It is a film called "Stop Breakin Down" by Glenn Marzano. This was completed as a thesis project when Marzano was a student at Loyola Marymount University in 1999. Source: Article From Wiki Robert Leroy Johnson (May 8, 1911 — August 16, 1938) was an American blues singer and musician. His landmark recordings from 1936–37 display a combination of singing, guitar skills, and songwriting talent that have influenced later generations of musicians. Johnsons shadowy, poorly documented life and death at age 27 have given rise to much legend, including a Faustian myth. As an itinerant performer who played mostly on street corners, in juke joints, and at Saturday night dances, Johnson enjoyed little commercial success or public recognition in his lifetime. His records sold poorly during his lifetime, and it was only after the first reissue of his recordings on LP in 1961 that his work reached a wider audience. Johnson is now recognized as a master of the blues, particularly of the Mississippi Delta blues style. He is credited by many rock musicians as an important influence; Eric Clapton has called Johnson "the most important blues singer that ever lived."[1][2] Johnson was inducted into the Rock and Roll Hall of Fame as an "Early Influence" in their first induction ceremony in 1986.[3] In 2003, David Fricke ranked Johnson fifth in Rolling Stone s list of 100 Greatest Guitarists of All Time.[4] Rolling Stones 2011 list ranks him at number seventy-one.[5]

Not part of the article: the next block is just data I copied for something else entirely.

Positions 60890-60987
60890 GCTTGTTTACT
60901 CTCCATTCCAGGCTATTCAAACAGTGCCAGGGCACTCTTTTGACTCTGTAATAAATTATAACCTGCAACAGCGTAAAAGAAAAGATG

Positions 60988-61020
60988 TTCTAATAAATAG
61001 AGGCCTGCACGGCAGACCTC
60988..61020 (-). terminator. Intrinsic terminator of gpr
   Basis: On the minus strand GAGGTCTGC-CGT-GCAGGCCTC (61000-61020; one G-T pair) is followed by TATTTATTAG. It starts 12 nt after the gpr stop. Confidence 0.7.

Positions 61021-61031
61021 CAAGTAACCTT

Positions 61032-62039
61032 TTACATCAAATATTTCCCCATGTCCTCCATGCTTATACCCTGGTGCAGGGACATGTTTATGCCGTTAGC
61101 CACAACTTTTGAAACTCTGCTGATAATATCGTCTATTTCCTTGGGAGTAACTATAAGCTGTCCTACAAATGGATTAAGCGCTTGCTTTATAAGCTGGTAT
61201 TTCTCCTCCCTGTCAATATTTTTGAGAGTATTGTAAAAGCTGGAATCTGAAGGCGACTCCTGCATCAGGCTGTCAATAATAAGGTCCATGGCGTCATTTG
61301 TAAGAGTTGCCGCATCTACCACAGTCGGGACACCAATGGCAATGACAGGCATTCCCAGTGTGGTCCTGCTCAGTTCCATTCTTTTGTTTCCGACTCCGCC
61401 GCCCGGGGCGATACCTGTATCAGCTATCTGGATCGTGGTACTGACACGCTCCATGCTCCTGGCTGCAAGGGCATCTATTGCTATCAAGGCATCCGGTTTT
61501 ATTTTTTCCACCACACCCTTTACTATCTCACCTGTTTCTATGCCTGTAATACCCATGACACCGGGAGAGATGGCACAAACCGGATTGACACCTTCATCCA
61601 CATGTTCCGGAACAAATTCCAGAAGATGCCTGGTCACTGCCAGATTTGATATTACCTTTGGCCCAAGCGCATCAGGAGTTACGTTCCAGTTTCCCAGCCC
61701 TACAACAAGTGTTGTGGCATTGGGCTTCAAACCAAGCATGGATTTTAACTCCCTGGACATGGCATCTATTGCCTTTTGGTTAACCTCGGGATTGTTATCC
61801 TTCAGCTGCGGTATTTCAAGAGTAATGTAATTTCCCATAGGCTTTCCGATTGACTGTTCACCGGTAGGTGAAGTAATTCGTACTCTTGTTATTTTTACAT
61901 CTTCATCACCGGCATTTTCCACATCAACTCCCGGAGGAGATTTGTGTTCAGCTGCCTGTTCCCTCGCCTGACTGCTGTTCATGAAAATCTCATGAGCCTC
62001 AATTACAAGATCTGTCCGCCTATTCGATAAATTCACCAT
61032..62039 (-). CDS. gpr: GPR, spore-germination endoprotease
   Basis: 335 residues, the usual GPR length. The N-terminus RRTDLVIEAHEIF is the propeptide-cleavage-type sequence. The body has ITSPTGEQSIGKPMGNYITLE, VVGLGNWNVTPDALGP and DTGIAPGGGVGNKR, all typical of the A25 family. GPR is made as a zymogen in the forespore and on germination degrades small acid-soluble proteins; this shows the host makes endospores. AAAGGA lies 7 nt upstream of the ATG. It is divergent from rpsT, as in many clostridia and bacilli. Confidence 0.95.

22 thoughts on “"Stop Breakin’ Down" – A short film about Robert Johnson by Glenn Marzano (Full Version)

  1. this is very inaccurate to the real story of Robert Johnson

  2. Hope Dave Edwards never saw this, because, according to him he was there when Robert Johnson died, and Honeyboy always struck me as honest. He’s not in a frame of this "fantasy". Son House did like to talk, and was a sharp minded man. But Rice MIller (Sonnyboy Williamson) could also have been in this story. That’s the kind of tale it is, more if’s than certainties.

  3. I think it is the end of "Preaching Blues" by Eddie Son House

  4. No problem, my pleasure. In 1930 Charlie Patton, who recorded lots between 1929 ’til he died in 1934, took Son House, Willie Brown & pianist Louise Johnson to one of his recording sessions for Paramount. Brown recorded Future Blues/M&O Blues, Son House did Preaching The Blues Part 1&2, Dry Spell Blues Part 1&2, My Black Mama Part 1&2 (each Part took one side of a 78) & Walkin’ Blues: the only commercial recordings House & Brown did in the 1930s. Louise Johnson recorded a few tracks too. Cheers!

  5. whats song is robert playin at 18:30 ? nice shortfilm, watched it 3 times. 🙂

  6. as if son house had ever been such an elaborate narrator. funny, but nice. thanks

  7. you have to lived the life of the Blues in order to play it correctly, Robert Johnson is all Legends

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